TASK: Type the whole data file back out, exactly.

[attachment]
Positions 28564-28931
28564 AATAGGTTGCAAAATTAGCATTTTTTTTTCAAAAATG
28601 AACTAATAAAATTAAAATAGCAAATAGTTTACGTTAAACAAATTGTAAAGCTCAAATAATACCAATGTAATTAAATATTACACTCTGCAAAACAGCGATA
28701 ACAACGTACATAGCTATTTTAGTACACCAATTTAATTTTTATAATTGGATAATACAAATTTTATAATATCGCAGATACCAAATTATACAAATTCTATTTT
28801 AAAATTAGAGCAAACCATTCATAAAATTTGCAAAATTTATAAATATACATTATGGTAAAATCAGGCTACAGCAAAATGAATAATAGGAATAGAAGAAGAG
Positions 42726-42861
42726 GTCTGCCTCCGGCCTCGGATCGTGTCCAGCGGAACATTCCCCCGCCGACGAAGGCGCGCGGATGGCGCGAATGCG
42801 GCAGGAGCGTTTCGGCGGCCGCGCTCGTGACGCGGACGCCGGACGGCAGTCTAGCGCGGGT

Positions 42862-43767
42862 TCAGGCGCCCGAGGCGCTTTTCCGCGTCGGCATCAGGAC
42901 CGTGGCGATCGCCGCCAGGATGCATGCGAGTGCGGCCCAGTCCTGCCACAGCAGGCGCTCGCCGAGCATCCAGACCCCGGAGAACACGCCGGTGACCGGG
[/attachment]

Positions 28564-28931
28564 AATAGGTTGCAAAATTAGCATTTTTTTTTCAAAAATG
28601 AACTAATAAAATTAAAATAGCAAATAGTTTACGTTAAACAAATTGTAAAGCTCAAATAATACCAATGTAATTAAATATTACACTCTGCAAAACAGCGATA
28701 ACAACGTACATAGCTATTTTAGTACACCAATTTAATTTTTATAATTGGATAATACAAATTTTATAATATCGCAGATACCAAATTATACAAATTCTATTTT
28801 AAAATTAGAGCAAACCATTCATAAAATTTGCAAAATTTATAAATATACATTATGGTAAAATCAGGCTACAGCAAAATGAATAATAGGAATAGAAGAAGAG
Positions 42726-42861
42726 GTCTGCCTCCGGCCTCGGATCGTGTCCAGCGGAACATTCCCCCGCCGACGAAGGCGCGCGGATGGCGCGAATGCG
42801 GCAGGAGCGTTTCGGCGGCCGCGCTCGTGACGCGGACGCCGGACGGCAGTCTAGCGCGGGT

Positions 42862-43767
42862 TCAGGCGCCCGAGGCGCTTTTCCGCGTCGGCATCAGGAC
42901 CGTGGCGATCGCCGCCAGGATGCATGCGAGTGCGGCCCAGTCCTGCCACAGCAGGCGCTCGCCGAGCATCCAGACCCCGGAGAACACGCCGGTGACCGGG